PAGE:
I am very far from expert on the ins and outs of photography versus scanning when creating digital images of art. But I have noticed a couple of things. Firstly, the photographic image always shows all the colours and textures of my work, while a scanned image can easily 'hide' them, depending on the angle of view and brightness one chooses. In a scan of one work, when viewed head-on it looks over-bright and a few colours and textures are missing. It's only when I turn the screen away from me that they actually 'come into view'.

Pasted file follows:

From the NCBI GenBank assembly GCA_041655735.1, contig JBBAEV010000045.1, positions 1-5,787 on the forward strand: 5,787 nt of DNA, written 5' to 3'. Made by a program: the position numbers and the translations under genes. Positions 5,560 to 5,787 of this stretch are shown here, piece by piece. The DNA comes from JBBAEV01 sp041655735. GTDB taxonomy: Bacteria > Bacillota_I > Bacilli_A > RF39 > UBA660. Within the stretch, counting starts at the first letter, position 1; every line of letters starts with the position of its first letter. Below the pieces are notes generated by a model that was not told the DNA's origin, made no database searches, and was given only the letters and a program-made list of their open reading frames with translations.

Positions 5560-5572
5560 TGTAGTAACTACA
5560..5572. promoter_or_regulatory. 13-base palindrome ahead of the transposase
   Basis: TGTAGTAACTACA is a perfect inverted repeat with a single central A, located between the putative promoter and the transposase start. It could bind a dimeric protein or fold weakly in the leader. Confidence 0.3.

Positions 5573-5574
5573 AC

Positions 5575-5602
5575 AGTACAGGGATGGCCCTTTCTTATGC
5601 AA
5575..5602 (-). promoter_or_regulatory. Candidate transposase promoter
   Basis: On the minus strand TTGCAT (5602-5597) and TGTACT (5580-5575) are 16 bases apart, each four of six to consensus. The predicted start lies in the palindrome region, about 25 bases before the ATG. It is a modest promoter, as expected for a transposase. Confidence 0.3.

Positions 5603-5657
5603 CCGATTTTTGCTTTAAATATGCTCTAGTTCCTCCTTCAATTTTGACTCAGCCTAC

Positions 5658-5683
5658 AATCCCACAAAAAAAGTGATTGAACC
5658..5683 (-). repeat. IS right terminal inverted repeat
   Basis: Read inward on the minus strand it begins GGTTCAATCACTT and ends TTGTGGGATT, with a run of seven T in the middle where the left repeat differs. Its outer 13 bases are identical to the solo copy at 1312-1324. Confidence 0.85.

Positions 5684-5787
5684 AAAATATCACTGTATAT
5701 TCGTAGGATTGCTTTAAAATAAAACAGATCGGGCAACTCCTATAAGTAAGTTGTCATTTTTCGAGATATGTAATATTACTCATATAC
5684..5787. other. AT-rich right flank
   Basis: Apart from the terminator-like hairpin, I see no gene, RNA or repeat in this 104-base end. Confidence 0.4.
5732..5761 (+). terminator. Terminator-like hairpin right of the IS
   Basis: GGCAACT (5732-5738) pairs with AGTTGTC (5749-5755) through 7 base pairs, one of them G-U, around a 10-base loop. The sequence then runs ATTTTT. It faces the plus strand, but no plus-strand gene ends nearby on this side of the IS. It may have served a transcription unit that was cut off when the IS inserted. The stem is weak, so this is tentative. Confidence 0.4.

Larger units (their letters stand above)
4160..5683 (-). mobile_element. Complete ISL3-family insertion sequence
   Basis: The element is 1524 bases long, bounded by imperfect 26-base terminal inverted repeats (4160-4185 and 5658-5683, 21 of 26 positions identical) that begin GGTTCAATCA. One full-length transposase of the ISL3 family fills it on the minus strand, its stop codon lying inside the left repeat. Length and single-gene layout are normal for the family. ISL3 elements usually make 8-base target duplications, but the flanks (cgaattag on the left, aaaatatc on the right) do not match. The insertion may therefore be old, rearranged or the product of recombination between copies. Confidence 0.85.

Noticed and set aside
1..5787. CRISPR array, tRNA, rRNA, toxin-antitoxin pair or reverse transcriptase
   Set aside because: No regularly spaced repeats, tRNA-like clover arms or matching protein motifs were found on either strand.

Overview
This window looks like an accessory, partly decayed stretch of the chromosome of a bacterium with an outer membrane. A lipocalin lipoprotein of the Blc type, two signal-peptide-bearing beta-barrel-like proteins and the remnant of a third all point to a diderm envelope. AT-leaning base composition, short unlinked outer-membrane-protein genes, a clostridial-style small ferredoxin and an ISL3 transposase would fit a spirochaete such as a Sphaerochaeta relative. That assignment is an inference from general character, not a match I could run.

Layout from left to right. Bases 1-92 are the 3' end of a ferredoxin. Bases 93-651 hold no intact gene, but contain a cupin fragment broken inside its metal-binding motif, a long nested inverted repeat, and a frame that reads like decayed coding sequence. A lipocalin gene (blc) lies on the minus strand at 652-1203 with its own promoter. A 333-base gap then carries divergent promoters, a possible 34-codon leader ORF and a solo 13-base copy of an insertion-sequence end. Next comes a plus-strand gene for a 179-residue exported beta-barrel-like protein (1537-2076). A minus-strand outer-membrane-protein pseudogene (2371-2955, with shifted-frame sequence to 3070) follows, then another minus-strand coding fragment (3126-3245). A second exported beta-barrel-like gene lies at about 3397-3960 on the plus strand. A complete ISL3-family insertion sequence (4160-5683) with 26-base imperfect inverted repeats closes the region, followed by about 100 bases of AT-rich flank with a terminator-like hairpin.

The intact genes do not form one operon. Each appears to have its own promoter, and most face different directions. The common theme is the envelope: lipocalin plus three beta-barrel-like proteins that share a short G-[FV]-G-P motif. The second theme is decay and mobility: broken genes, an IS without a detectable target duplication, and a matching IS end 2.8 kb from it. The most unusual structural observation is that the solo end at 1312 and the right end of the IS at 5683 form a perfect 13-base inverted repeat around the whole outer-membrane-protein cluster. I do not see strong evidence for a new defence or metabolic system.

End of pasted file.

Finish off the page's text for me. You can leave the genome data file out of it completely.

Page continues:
Then there is the question of the contribution of lighting. To the right is a scanned image of mine, done on black paper with coloured pencils:
And this is the same picture, photographed on an overcast day in the out-of-doors:
So which is better? In a way, the sunlight one is better because it may be easier to see the details. On the other hand, the scanned one is preferable because it shows the luminous rich pink fringe in all its intensity, not to mention the black paper in all its blackness.
Scans don't have shadows or uneven lighting or sun-glare blighting them. Yet somehow they are not the same as a photograph whose effects I find easier to assess and control. I'll do scans if the size of the work permits -- but I'll take photographs for comparison, as well.